45664

Sponsored: Gain Greater Appreciation for the Pioneers by Attending the Castle Valley Pageant

by | Jun. 28, 2018

Help your family remember the pioneers by attending the Castle Valley pageant! Discover Castle Valley, Utah, through an elaborate outdoor historical drama that portrays the settling of the frontier. And don't miss the Pioneer Village, where guests learn about the crafts necessary for a pioneer settlement to survive, such as blacksmithing, farming with horse-drawn implements, weaving, and spinning.

The pioneer village at the pageant site begins each night at 6:30 p.m. In the pioneer village, visitors can experience prairie diamond rings, homemade bread and ice cream, cow milking, quilting, dutch oven cooking, horseshoeing, wagon rides, and many other activities.

The pageant founder, Montell Seely, passed away in August of 2008 in a handcart/vehicle accident in Fairview Canyon. Seely was the driving force in beginning the Castle Valley Pageant. He had the idea for a pageant in the back of his mind since he was a missionary in the Central Atlantic States, assigned to labor on the Cherokee Indian Reservation in North Carolina. The Cherokee Indians produced a pageant to tell their story of how the army rounded up the Cherokee Indians and marched them all the way to Oklahoma. This tale of their journey became known as the "Trail of Tears."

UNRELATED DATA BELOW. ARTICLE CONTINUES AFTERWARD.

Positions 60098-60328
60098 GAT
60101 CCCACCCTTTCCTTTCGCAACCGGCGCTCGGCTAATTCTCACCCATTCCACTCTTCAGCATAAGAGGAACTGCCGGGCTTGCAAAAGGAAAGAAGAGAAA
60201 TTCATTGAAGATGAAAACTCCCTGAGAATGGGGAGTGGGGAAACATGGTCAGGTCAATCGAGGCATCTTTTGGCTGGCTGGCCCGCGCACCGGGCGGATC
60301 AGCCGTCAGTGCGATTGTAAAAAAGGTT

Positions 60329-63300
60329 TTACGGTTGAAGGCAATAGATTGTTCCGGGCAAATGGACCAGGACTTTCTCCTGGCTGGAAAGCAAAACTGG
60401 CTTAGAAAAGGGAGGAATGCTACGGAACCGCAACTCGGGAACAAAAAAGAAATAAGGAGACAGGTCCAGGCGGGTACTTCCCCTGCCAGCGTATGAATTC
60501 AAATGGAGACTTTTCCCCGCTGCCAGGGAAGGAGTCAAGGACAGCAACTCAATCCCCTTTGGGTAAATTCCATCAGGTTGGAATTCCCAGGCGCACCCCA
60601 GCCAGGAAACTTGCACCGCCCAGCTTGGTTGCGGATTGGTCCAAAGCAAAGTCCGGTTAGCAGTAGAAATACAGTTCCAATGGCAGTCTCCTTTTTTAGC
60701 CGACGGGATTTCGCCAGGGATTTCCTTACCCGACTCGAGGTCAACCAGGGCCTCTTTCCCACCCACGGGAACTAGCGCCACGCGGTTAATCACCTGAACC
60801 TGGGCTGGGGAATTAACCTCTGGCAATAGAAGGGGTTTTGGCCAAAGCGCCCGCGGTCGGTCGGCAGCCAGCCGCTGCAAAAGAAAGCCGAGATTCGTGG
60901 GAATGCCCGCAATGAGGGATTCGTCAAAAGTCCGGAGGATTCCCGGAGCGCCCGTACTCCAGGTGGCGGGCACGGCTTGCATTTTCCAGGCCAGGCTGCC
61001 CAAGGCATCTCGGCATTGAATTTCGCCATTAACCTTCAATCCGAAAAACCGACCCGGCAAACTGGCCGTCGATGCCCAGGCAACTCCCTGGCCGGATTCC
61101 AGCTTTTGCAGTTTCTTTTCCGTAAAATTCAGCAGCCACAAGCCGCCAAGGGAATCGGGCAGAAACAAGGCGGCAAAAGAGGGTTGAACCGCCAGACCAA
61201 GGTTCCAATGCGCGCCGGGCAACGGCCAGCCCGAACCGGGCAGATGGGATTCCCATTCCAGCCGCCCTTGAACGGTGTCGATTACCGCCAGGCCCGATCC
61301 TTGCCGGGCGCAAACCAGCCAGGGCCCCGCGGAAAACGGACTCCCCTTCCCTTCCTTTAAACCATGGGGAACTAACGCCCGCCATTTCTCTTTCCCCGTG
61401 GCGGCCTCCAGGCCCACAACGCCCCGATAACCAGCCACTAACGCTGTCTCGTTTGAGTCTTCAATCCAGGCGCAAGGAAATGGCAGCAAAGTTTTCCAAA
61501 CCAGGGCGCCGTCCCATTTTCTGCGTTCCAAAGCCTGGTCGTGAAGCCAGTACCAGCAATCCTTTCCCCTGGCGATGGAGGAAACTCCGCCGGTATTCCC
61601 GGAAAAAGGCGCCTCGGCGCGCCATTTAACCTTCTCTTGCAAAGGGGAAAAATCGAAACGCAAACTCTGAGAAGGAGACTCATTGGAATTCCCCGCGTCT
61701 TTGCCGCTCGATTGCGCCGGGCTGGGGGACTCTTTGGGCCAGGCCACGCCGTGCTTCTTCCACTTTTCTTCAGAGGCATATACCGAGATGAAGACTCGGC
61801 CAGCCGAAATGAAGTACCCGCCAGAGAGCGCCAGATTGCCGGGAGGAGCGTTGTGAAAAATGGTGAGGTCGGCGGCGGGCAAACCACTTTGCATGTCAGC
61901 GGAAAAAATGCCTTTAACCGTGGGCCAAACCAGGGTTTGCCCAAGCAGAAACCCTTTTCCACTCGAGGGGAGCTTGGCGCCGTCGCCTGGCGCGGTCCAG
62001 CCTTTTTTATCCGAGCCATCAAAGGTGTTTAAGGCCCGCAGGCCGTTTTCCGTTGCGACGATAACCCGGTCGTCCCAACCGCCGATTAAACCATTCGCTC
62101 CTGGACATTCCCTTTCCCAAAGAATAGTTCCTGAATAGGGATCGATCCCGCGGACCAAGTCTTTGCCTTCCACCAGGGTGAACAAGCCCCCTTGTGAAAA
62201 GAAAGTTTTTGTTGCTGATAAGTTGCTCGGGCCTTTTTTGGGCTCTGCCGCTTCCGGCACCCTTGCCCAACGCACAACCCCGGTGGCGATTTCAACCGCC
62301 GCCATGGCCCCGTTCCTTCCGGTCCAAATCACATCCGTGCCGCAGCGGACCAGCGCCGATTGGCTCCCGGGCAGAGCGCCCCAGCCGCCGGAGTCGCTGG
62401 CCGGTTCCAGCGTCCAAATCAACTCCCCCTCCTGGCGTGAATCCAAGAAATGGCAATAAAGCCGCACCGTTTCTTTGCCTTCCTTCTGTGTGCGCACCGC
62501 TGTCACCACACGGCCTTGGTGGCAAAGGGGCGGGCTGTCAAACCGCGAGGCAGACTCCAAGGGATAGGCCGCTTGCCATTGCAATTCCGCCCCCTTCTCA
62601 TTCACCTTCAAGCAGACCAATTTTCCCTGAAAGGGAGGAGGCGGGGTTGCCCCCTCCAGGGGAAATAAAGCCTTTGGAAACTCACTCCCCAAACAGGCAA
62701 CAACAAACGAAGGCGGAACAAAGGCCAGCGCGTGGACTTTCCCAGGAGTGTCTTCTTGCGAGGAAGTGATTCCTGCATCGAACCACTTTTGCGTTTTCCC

Seely, as a young missionary, had the opportunity to see the pageant "Unto these Hills," and it made an impression on him. He had long thought Emery County needed a pageant and wished someone would put one together. 

The Castle Valley Pageant has now been an annual tradition in Emery County dating back to 1978. Montell was the man with a vision when it came to the pageant. Though he never considered himself a writer, he wrote the story to depict the early settlers to Emery County who came from the Sanpete Valley. The settlers were instructed to settle the Castle Valley byPresident  Brigham Young. It was the last colonization directive he gave before passing away. Seely had a passion for bringing the stories of the pioneers to life. He wanted to make their stories very real for the generations of today and those people yet to come.

The pageant is August 2nd-4th and August 7th-11th at the pageant site high above the towns of Emery County. Admission is free and no ticket is required. Click here for more information

Comments and feedback can be sent to feedback@ldsliving.com